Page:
Bubble moving up in a viscous fluid
Air bubble moving up in viscous fluid leaves “long-thin-air strands” (Picture 2) in the fluid. After some time this long air strand breaks of into very very small bubble separated by small distances( <0>
The formation of long-thin-strands from main bubble rising up is a bit different case as compared to regular atomization. My experiment is similar to the case of water jet breakup from a dripping faucet, but with fluids exchanged. Here the buoyancy force is additional to other competing forces like surface-tension, gravity, viscosity etc. In ‘regular’ atomization, necking, threading and pinching off of droplet happens. In this case, necking and pinching off does not occur. Rather air from the main bubble leads to formation of elongated air strands. depending on density and viscosity, many a times air-strands do not form but a sharp peak can be observed. After discussion with my professor, I learned that It appears that the strand of air is due to `pearling’, an instability similar to that in drops when they move on surfaces. The high viscosity in this case may be making the detachment from the backside of the bubble into a strand instead of the usually occurring bubbles/drops.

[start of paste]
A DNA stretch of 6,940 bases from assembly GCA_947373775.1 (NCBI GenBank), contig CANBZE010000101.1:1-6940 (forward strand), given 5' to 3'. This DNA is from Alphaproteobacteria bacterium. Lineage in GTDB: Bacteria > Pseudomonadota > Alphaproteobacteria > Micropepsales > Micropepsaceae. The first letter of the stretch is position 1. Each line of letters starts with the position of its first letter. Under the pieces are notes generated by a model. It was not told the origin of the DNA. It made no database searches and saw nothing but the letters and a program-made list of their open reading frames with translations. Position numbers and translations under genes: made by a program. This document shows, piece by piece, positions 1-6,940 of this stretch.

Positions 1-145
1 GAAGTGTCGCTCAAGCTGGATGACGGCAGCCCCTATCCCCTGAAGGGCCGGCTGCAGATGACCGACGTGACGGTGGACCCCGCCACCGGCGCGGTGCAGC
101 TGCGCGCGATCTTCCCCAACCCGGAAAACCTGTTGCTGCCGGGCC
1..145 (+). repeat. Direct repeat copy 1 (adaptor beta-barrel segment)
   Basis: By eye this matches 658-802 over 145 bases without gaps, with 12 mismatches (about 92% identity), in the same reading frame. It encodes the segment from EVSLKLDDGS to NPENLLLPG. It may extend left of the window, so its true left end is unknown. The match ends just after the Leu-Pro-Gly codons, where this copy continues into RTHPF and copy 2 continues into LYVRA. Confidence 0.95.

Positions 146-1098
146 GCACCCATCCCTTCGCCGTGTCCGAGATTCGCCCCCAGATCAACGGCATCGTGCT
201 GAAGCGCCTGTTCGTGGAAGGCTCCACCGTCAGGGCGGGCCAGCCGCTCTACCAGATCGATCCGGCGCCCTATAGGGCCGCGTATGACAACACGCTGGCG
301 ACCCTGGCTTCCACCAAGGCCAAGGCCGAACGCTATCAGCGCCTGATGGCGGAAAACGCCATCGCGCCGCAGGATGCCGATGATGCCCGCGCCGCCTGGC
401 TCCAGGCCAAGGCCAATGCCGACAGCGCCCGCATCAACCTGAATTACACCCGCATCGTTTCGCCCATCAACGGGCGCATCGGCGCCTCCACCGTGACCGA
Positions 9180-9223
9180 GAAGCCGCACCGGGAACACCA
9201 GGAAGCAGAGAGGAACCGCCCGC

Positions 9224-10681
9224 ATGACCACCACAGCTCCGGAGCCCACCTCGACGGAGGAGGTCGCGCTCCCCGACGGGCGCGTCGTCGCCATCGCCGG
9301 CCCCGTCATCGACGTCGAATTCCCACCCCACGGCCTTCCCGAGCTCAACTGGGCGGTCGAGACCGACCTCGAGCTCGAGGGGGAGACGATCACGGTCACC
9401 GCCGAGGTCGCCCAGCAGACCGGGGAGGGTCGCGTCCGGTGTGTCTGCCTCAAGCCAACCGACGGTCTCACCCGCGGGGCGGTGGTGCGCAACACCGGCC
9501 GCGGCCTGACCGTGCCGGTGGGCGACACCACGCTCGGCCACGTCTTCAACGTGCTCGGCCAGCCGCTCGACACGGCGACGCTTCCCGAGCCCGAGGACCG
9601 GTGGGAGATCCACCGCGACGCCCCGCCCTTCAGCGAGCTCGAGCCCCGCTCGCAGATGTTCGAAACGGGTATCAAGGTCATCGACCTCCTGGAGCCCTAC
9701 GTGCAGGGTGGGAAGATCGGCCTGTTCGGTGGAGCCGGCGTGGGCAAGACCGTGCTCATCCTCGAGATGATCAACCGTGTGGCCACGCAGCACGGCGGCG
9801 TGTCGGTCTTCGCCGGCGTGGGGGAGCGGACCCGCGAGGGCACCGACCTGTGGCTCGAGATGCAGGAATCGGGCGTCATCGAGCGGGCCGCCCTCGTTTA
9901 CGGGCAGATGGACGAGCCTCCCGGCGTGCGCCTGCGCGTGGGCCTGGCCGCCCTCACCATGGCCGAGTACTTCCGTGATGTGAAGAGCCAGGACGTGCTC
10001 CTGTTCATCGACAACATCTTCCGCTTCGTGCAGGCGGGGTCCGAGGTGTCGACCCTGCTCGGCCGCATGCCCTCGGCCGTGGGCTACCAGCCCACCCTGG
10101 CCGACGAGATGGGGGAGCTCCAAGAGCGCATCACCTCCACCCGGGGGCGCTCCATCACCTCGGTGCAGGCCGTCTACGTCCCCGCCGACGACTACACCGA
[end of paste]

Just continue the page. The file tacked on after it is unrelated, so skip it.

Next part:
There is a lot not understood about pearling even in simple fluids, I am sure there must be more unknown in non-newtonian high viscosity fluids.
(Picture 3): The separation of the strand into bubbles could be due to the usual capillary instability, again modified by the high viscosity.
Gaurav Singh, Garduate student at Indian Institute of Technology, Madras.